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While most caregiving in a family starts out as a labor of love, but it can be an expensive obligation. Some long-term care insurance policies allow you to pay family members from the proceeds of your policy. If that is not an option and your parent has the ability to pay you, it's imperative that you have a Caregiver Agreement drawn up to avoid a gifting penalty if your parent has to eventually apply for Medicaid (financial assistance for long-term care).  Some states have programs to help people pay for the caregiver of their choice and in certain circumstances that can be a family member. Most of these programs have income and other eligibility requirements. For information on what's available in your state, contact your local Medicaid program. For information on Caregiver Agreements, click here.

Can an IRA Affect Medicaid Eligibility?

Can I get paid to take care of my parent(s)?

IRAs can count as an available asset and affect Medicaid eligibility. Whether your IRA counts as an exempt asset depends on whether it is in "payout status" or not.  At age 70 1/2 individuals must begin taking required minimum distributions from their IRAs, which means the IRA is in payout status. It may not count as an available asset for the purposes of Medicaid eligibility, but payments you receive will count as income. If the IRA is not in payout status, the IRA is a non-exempt asset, which means the total amount in the IRA will probably be counted as an asset, affecting your Medicaid eligibility. In order to qualify for Medicaid, you need to cash out your assets and spend-down the asset. Alternatively, you could transfer the money to your spouse or someone else, although there will likely be an income tax penalty for doing this.  Read more.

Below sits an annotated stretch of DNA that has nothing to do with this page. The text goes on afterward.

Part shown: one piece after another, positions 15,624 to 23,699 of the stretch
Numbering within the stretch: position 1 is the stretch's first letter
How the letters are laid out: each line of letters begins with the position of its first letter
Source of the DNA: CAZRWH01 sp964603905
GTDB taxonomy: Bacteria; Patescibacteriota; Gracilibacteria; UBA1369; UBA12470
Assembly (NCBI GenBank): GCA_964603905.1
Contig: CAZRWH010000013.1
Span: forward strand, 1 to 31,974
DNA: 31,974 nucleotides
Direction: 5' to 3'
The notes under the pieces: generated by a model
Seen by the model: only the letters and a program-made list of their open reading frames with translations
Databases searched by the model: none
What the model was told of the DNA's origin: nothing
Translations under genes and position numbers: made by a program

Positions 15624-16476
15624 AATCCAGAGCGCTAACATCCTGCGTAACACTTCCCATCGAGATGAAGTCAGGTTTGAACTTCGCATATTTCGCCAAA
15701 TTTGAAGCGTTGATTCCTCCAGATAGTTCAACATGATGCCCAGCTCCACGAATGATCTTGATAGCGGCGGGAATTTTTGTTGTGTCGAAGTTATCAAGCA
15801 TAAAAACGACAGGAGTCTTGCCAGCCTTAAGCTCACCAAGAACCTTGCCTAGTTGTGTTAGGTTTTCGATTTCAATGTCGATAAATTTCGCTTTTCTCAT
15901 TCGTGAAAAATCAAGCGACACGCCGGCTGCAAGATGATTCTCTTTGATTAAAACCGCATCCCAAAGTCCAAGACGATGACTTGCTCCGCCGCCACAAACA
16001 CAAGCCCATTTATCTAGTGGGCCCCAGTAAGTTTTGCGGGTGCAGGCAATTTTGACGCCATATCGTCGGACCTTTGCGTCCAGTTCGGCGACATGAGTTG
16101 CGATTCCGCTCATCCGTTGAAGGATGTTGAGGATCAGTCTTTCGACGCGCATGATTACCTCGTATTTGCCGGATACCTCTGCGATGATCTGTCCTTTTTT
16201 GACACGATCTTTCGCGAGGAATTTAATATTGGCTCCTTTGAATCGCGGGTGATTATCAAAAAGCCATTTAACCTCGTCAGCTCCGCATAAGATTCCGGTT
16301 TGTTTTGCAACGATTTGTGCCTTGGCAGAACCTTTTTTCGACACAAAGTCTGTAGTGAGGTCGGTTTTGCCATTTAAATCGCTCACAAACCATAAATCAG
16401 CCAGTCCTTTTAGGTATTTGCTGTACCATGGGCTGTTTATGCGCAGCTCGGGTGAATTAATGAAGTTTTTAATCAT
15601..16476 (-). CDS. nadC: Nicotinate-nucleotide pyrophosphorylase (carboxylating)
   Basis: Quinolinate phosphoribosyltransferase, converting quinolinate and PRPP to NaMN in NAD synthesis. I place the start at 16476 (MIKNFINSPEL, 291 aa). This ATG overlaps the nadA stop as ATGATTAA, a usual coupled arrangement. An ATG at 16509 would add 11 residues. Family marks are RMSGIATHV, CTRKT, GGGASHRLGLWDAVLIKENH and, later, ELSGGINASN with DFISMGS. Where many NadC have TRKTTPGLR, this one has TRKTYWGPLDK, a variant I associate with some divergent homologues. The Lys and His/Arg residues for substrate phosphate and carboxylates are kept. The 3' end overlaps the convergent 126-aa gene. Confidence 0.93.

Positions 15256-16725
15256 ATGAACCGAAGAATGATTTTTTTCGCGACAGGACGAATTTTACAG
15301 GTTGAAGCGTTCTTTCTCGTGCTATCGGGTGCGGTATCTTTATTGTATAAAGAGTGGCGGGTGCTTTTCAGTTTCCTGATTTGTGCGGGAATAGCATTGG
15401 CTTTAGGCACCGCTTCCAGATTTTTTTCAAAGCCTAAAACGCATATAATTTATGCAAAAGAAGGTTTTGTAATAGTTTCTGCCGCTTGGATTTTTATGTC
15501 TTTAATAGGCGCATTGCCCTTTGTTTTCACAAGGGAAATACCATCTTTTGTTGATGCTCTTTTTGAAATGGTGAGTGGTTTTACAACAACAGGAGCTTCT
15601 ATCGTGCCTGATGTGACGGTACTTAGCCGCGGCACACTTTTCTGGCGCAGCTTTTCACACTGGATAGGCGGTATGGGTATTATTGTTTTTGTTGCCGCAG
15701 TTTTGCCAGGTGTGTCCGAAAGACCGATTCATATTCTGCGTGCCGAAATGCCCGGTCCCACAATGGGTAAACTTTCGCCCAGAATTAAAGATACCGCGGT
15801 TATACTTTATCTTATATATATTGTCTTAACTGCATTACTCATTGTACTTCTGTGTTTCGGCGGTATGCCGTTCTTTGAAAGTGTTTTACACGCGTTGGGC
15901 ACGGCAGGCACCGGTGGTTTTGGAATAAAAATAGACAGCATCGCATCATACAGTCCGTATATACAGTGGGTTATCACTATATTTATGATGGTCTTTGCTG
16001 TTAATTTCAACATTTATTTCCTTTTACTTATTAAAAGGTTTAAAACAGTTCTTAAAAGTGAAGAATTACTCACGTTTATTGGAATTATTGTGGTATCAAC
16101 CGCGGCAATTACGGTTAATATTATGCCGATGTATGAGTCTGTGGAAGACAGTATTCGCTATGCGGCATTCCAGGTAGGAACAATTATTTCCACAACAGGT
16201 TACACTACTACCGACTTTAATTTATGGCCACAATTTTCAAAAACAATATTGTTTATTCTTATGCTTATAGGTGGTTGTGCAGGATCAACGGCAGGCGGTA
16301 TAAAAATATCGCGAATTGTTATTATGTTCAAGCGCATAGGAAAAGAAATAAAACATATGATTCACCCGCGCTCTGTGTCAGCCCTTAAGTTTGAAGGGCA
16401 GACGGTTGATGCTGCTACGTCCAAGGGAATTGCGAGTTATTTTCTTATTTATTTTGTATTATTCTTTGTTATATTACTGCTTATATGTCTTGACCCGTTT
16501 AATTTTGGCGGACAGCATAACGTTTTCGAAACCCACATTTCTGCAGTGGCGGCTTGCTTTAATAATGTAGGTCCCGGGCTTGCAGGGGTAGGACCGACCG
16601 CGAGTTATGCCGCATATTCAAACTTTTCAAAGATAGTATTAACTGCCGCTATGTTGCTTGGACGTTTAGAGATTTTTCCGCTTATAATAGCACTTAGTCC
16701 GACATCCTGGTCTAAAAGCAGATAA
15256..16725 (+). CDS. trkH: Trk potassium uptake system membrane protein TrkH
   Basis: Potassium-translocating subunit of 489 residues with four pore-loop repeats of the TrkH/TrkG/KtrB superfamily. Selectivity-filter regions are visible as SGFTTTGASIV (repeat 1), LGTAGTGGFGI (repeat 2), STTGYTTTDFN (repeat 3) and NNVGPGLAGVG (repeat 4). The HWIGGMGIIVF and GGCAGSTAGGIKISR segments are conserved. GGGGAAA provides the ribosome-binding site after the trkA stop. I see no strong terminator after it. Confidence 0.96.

Will my mother lose her house to Medicaid?


Our experts answer some of the most common questions centered around paying for care. The answers are not intended to be legal advise. Every situation has many variables and we encourage you to contact us for a referral to an expert in the area of concern.

Paying for Eldercare

This will depend on the state in which she lives. Generally, if there is a spouse living at home, the house would be an exempt asset.  If your mother is a single person, a few states have a rule that the home loses its status as an exempt asset for Medicaid purposes if the owner is living in a nursing home and it's medically certified that she won't be able to return to her home. In this case, she would need to sale the house and spend-down her assets for her care before she becomes Medicaid eligible.  If you get help from Medicaid to pay for the nursing home, the state must attempt to recoup from your estate the benefits it paid for your care. This is called "estate recovery". and this occurs upon death of the Medicaid recipient. It's imperative you talk to an expert before making transfers or applying for assistance. Learn more, click here or contact us.